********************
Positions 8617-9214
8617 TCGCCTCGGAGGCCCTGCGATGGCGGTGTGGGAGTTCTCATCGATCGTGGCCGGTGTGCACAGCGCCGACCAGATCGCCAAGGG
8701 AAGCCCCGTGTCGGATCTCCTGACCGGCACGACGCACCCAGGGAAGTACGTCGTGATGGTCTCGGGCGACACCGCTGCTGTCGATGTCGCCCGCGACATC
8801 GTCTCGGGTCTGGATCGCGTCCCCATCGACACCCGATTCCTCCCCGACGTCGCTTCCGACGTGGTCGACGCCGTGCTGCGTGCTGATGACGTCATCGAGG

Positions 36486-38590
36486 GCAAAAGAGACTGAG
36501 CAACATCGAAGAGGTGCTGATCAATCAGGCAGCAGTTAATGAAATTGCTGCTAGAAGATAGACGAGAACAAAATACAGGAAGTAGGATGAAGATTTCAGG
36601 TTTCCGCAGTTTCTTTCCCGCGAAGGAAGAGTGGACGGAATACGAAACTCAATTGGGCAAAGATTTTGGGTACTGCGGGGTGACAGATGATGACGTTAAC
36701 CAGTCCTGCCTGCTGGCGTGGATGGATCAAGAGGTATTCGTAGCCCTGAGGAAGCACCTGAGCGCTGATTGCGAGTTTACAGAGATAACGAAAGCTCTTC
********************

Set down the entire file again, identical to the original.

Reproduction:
Positions 8617-9214
8617 TCGCCTCGGAGGCCCTGCGATGGCGGTGTGGGAGTTCTCATCGATCGTGGCCGGTGTGCACAGCGCCGACCAGATCGCCAAGGG
8701 AAGCCCCGTGTCGGATCTCCTGACCGGCACGACGCACCCAGGGAAGTACGTCGTGATGGTCTCGGGCGACACCGCTGCTGTCGATGTCGCCCGCGACATC
8801 GTCTCGGGTCTGGATCGCGTCCCCATCGACACCCGATTCCTCCCCGACGTCGCTTCCGACGTGGTCGACGCCGTGCTGCGTGCTGATGACGTCATCGAGG

Positions 36486-38590
36486 GCAAAAGAGACTGAG
36501 CAACATCGAAGAGGTGCTGATCAATCAGGCAGCAGTTAATGAAATTGCTGCTAGAAGATAGACGAGAACAAAATACAGGAAGTAGGATGAAGATTTCAGG
36601 TTTCCGCAGTTTCTTTCCCGCGAAGGAAGAGTGGACGGAATACGAAACTCAATTGGGCAAAGATTTTGGGTACTGCGGGGTGACAGATGATGACGTTAAC
36701 CAGTCCTGCCTGCTGGCGTGGATGGATCAAGAGGTATTCGTAGCCCTGAGGAAGCACCTGAGCGCTGATTGCGAGTTTACAGAGATAACGAAAGCTCTTC